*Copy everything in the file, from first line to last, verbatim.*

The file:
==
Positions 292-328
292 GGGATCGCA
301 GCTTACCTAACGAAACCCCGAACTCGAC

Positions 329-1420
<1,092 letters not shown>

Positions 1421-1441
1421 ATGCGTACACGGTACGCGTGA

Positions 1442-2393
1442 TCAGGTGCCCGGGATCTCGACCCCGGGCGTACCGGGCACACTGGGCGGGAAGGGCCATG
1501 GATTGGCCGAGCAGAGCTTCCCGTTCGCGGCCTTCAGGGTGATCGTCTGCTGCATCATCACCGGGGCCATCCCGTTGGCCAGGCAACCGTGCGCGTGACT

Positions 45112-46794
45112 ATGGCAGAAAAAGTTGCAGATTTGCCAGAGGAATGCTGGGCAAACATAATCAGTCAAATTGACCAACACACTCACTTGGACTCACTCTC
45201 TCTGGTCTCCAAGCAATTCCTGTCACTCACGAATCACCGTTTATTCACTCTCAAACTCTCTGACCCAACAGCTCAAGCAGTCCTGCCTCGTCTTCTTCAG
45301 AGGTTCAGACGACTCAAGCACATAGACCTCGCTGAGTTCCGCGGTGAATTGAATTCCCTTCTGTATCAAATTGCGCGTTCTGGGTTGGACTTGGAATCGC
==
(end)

Positions 292-328
292 GGGATCGCA
301 GCTTACCTAACGAAACCCCGAACTCGAC

Positions 329-1420
<1,092 letters not shown>

Positions 1421-1441
1421 ATGCGTACACGGTACGCGTGA

Positions 1442-2393
1442 TCAGGTGCCCGGGATCTCGACCCCGGGCGTACCGGGCACACTGGGCGGGAAGGGCCATG
1501 GATTGGCCGAGCAGAGCTTCCCGTTCGCGGCCTTCAGGGTGATCGTCTGCTGCATCATCACCGGGGCCATCCCGTTGGCCAGGCAACCGTGCGCGTGACT

Positions 45112-46794
45112 ATGGCAGAAAAAGTTGCAGATTTGCCAGAGGAATGCTGGGCAAACATAATCAGTCAAATTGACCAACACACTCACTTGGACTCACTCTC
45201 TCTGGTCTCCAAGCAATTCCTGTCACTCACGAATCACCGTTTATTCACTCTCAAACTCTCTGACCCAACAGCTCAAGCAGTCCTGCCTCGTCTTCTTCAG
45301 AGGTTCAGACGACTCAAGCACATAGACCTCGCTGAGTTCCGCGGTGAATTGAATTCCCTTCTGTATCAAATTGCGCGTTCTGGGTTGGACTTGGAATCGC